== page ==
Top ad lawyer on how COVID is changing sponsorship deals and what to look for if the Dems take control of the FTC
Brands and event organizers have yet to rush to court to settle disputes over sponsorship agreements upended by the coronavirus pandemic, choosing to talk it out instead, according to one of the nation’s top ad lawyers.
“We have not seen any litigation yet arising from these agreements, but we’ve seen a lot of negotiation,” Linda Goldstein, a partner at BakerHostetler, says on the latest edition of Ad Age’s “Ad Lib” podcast, while touching on a range of legal issues affecting the marketing industry.
The pandemic has forced the cancellation or suspension or just about every major music or sporting event across the globe since cases began spiking in March. While some events are resuming or have plans to resume–such as pro soccer, basketball and baseball games—most are taking place with significant alterations, like no fans in attendance. This has put pressure on sponsors to renegotiate deals in hopes of wringing some concessions to reflect the fact that the properties—which refers to the teams, leagues or event owners selling the sponsorships—haven’t been able to deliver the full value of deals that brands anticipated pre-COVID.
On the podcast, Goldstein dives into the complexities of so-called “force majeure” clauses in contracts, which allow brands or properties to exit deals in the wake of unforeseeable events. But it often comes down to the fine print. “The force majeure clauses tend to range from the very general to the more specific. They are interpreted differently by different courts in different states,” Goldstein says.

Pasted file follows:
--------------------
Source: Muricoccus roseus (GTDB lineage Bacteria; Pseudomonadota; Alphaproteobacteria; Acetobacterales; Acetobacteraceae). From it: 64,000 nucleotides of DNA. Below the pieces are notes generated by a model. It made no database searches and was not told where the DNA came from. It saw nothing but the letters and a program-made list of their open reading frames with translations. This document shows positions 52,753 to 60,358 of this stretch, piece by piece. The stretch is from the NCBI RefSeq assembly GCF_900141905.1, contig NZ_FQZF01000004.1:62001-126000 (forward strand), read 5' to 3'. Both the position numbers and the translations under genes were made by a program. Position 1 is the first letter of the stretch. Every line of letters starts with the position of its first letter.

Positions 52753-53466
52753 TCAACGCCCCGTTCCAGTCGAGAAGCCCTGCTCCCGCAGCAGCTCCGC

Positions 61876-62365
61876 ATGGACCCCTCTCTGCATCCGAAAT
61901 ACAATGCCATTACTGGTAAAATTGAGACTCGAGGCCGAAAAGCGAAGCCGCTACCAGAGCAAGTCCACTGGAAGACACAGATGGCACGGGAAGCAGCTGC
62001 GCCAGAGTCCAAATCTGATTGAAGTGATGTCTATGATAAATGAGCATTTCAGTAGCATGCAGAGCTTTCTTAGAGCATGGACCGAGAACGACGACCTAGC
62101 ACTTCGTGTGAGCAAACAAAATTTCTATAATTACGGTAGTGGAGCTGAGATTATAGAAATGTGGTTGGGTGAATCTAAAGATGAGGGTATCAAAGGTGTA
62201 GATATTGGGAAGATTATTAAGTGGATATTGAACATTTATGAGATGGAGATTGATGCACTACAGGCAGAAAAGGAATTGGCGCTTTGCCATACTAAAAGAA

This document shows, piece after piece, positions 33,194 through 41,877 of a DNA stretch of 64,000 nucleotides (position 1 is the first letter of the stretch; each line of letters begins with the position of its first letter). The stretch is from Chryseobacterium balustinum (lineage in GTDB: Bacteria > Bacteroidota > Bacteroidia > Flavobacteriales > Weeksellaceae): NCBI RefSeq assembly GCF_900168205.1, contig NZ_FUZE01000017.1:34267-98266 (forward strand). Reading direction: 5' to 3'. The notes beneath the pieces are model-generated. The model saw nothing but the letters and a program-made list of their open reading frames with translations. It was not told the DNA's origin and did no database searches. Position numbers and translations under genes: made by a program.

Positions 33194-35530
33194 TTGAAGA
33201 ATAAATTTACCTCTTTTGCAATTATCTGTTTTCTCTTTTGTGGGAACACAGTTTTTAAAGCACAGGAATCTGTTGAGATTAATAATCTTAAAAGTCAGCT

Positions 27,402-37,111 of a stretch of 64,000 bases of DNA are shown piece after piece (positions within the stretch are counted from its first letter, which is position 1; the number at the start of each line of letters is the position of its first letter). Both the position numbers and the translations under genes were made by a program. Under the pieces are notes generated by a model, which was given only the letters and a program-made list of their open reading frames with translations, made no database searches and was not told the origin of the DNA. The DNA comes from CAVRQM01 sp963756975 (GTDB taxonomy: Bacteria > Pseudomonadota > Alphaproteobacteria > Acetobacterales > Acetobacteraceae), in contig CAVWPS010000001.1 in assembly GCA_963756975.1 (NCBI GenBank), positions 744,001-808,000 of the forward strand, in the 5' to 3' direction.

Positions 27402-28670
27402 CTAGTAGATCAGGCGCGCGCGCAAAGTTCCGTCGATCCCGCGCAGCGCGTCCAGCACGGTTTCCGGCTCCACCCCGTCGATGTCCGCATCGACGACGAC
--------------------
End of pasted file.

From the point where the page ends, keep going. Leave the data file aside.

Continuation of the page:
She cautions brands now negotiating deals to examine carefully the language in the clauses because “the argument that a pandemic in the future is an unforeseeable event is probably not going to gain a lot of traction.”
Goldstein on the podcast also discusses how the Federal Trade Commission has acted under the Trump administration. The perception is the FTC is passive during Republican administrations and more aggressive under Democrats, but Goldstein says that is not always true. “The popular thinking in that regard isn’t really accurate,” she says, noting that the FTC under Trump has been “one of the most aggressive administrations we have ever seen.”
But if Joe Biden wins in November and the Democrats take control, “I think we actually may be looking at an even tougher FTC than we have now,” she says. Goldstein points to the fact that the two Democratic members of the five-member FTC, Rohit Chopra and Rebecca Slaughter, have dissented on some key cases, believing corporate penalties have not gone far enough. That includes the FTC’s move last year to fine Facebook $5 billion for privacy issues related to the Cambridge Analytica data scandal.